The dead man lived up the hill. We could have walked, if the world wasn’t ending and we didn’t have to bring him back.
But it was and we did, so Harkless and I suited up and went out to the parking lot. As we exited the building a stunning fist of heat descended on us. The nearest wildfire was thirty miles away. Gritty sky and roaring air gave the illusion it was right over the ridge, climbing fast.
The apocalypse smells like a campfire and glimmers gold.
Through fierce raking wind we hurried to the body van, got in, and slammed the doors.
Above his respirator mask Harkless kept blinking. “God.”
He pulled the mask down over his chin and wiped at the sweat ringing his lips. “You know where we’re going?”
I nodded and started the van.
We climbed a steep, peaceful residential neighborhood crammed with split-level wood-frame ranch homes built in the late fifties. Long before anybody could imagine that million-acre fires, killing winds, and weeklong blackouts would become a season unto themselves. The houses weren’t under direct threat, but tight spacing and a uniform color scheme made them look like rows of matchbooks ready to ignite.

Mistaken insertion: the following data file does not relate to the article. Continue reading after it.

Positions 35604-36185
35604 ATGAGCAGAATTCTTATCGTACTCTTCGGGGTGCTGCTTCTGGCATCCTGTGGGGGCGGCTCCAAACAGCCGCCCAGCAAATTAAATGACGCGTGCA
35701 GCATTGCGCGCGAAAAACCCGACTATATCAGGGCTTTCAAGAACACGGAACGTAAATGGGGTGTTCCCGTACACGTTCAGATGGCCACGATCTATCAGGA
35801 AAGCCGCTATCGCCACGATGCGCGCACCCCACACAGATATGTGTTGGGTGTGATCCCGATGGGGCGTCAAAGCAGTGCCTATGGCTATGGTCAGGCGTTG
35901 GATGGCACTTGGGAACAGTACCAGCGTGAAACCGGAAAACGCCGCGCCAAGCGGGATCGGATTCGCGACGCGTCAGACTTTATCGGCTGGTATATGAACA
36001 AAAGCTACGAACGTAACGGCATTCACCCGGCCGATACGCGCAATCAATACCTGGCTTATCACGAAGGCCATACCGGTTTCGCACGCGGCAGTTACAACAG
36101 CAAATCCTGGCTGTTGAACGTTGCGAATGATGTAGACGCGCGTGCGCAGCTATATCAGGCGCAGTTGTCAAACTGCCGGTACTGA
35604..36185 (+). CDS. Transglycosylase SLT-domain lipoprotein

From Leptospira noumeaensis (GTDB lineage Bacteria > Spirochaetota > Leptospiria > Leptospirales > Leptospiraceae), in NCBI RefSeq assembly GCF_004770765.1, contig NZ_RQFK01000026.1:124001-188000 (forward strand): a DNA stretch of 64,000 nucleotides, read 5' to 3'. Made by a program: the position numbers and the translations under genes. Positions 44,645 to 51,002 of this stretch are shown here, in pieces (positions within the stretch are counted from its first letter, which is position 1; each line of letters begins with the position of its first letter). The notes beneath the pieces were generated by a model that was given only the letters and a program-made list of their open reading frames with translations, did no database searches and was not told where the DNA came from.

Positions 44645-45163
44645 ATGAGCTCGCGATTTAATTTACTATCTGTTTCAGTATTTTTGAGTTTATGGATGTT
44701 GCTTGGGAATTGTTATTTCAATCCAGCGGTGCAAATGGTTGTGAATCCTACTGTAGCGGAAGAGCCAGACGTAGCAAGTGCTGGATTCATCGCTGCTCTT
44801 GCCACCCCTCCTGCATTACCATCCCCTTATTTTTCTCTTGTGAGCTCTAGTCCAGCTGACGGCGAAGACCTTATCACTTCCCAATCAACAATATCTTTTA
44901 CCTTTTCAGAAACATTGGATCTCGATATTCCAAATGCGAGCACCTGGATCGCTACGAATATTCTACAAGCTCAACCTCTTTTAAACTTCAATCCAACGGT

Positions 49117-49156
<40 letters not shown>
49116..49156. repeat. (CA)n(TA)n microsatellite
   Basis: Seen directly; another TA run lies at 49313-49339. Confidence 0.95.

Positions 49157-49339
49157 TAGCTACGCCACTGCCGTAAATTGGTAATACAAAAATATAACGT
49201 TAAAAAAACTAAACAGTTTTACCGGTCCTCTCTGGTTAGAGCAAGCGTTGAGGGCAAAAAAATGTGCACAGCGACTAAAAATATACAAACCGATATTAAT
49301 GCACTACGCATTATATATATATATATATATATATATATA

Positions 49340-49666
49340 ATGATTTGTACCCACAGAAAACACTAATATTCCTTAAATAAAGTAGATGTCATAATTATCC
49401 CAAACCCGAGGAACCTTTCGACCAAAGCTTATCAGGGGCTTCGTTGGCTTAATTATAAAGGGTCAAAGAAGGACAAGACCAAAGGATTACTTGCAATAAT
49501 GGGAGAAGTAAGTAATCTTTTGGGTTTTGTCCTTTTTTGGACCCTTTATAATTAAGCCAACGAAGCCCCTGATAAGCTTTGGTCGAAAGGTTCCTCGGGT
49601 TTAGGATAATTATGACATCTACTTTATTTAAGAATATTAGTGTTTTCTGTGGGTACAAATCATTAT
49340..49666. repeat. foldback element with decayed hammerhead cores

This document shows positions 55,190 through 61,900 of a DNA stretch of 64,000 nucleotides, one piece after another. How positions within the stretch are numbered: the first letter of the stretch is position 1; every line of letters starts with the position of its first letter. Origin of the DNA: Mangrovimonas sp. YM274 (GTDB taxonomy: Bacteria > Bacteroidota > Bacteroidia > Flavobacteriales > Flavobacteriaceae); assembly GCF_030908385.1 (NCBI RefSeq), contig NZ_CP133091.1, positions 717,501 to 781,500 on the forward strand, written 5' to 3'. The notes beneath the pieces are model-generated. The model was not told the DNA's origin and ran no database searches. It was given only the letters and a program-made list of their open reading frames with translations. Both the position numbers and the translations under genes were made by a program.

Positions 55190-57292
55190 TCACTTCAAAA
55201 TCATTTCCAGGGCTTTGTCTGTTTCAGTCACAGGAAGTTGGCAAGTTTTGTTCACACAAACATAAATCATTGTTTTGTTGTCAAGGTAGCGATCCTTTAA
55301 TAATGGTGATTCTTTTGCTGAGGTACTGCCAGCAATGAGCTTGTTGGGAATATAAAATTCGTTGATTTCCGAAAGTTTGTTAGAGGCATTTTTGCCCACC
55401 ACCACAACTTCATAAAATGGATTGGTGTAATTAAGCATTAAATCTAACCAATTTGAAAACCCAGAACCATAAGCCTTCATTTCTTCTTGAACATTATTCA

No cars on the road. No children playing.
Wind pummeled the van, rocking it from side to side.
Scottish theme for street names: Aberdeen, Ayr, Dumfries, Inverness. Kilmarnock Court tapered south to a single potholed lane. Then large white painted letters issued a warning: begin private road. The paving beyond was fresher, darker, glassy.
In lieu of a guardhouse, a stern sign limited access to members of the Chabot Park Summit Homeowners’ Association and their guests, forbidding parking, loitering, or hiking, and promising to tow.